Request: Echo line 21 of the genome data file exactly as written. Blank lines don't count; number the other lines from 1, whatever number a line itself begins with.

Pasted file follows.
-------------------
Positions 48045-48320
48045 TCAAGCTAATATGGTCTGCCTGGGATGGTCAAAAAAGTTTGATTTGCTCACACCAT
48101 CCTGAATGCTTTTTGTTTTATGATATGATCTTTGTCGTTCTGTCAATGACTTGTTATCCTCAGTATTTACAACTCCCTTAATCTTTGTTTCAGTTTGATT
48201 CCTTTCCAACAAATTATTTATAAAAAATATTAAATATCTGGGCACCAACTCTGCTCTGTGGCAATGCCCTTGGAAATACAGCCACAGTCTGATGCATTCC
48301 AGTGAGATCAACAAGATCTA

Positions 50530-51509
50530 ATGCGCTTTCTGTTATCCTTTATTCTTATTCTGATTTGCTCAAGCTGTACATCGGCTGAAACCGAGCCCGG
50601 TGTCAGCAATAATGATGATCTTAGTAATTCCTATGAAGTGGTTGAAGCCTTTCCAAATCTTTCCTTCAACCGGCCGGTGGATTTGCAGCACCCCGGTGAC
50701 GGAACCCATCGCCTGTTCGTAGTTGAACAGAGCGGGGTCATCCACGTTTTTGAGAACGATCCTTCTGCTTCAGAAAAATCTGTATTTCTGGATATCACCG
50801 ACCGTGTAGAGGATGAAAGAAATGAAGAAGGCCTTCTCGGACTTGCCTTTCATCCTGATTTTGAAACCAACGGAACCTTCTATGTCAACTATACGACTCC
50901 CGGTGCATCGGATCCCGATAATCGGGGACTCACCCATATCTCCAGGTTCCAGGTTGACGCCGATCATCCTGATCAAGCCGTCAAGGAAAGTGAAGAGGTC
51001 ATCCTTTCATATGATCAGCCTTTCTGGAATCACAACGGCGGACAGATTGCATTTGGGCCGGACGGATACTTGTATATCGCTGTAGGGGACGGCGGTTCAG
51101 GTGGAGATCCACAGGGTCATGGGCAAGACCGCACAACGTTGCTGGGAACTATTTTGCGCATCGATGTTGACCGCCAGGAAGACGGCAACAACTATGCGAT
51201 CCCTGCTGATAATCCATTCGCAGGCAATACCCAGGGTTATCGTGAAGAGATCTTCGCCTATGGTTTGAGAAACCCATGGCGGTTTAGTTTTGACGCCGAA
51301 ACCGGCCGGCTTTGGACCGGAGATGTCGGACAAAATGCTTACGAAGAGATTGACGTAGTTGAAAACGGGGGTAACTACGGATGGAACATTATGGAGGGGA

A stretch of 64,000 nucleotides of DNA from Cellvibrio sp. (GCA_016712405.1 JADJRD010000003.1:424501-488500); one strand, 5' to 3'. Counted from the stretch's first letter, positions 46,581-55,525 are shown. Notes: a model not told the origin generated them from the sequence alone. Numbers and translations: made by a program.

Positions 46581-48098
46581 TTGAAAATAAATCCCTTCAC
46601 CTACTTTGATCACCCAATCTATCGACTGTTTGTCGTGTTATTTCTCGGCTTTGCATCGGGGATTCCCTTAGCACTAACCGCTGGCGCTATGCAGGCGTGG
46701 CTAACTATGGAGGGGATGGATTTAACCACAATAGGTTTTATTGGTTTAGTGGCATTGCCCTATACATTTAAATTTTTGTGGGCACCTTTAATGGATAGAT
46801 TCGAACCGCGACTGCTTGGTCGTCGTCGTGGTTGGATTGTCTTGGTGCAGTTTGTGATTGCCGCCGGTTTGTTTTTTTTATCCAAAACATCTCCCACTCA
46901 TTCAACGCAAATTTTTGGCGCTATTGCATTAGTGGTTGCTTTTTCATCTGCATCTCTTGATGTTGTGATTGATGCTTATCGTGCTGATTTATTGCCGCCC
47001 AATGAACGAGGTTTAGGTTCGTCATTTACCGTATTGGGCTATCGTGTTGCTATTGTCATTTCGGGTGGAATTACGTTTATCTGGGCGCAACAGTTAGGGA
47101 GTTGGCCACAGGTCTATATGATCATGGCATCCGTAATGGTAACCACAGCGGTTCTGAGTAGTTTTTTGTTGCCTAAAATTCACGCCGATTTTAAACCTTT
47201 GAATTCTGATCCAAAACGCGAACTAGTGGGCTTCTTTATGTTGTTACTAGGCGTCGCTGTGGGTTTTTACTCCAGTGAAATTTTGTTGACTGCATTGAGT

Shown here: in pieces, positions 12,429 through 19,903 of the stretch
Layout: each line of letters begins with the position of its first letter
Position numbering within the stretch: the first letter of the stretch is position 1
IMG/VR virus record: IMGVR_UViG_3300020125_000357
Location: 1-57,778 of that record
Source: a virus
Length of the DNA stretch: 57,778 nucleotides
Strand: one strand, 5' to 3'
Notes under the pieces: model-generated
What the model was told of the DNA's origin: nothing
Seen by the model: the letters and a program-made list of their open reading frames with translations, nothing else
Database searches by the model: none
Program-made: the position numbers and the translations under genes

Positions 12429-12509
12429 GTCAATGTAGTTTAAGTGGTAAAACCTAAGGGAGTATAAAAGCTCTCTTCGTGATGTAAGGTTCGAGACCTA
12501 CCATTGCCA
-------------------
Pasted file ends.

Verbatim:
46801 TCGAACCGCGACTGCTTGGTCGTCGTCGTGGTTGGATTGTCTTGGTGCAGTTTGTGATTGCCGCCGGTTTGTTTTTTTTATCCAAAACATCTCCCACTCA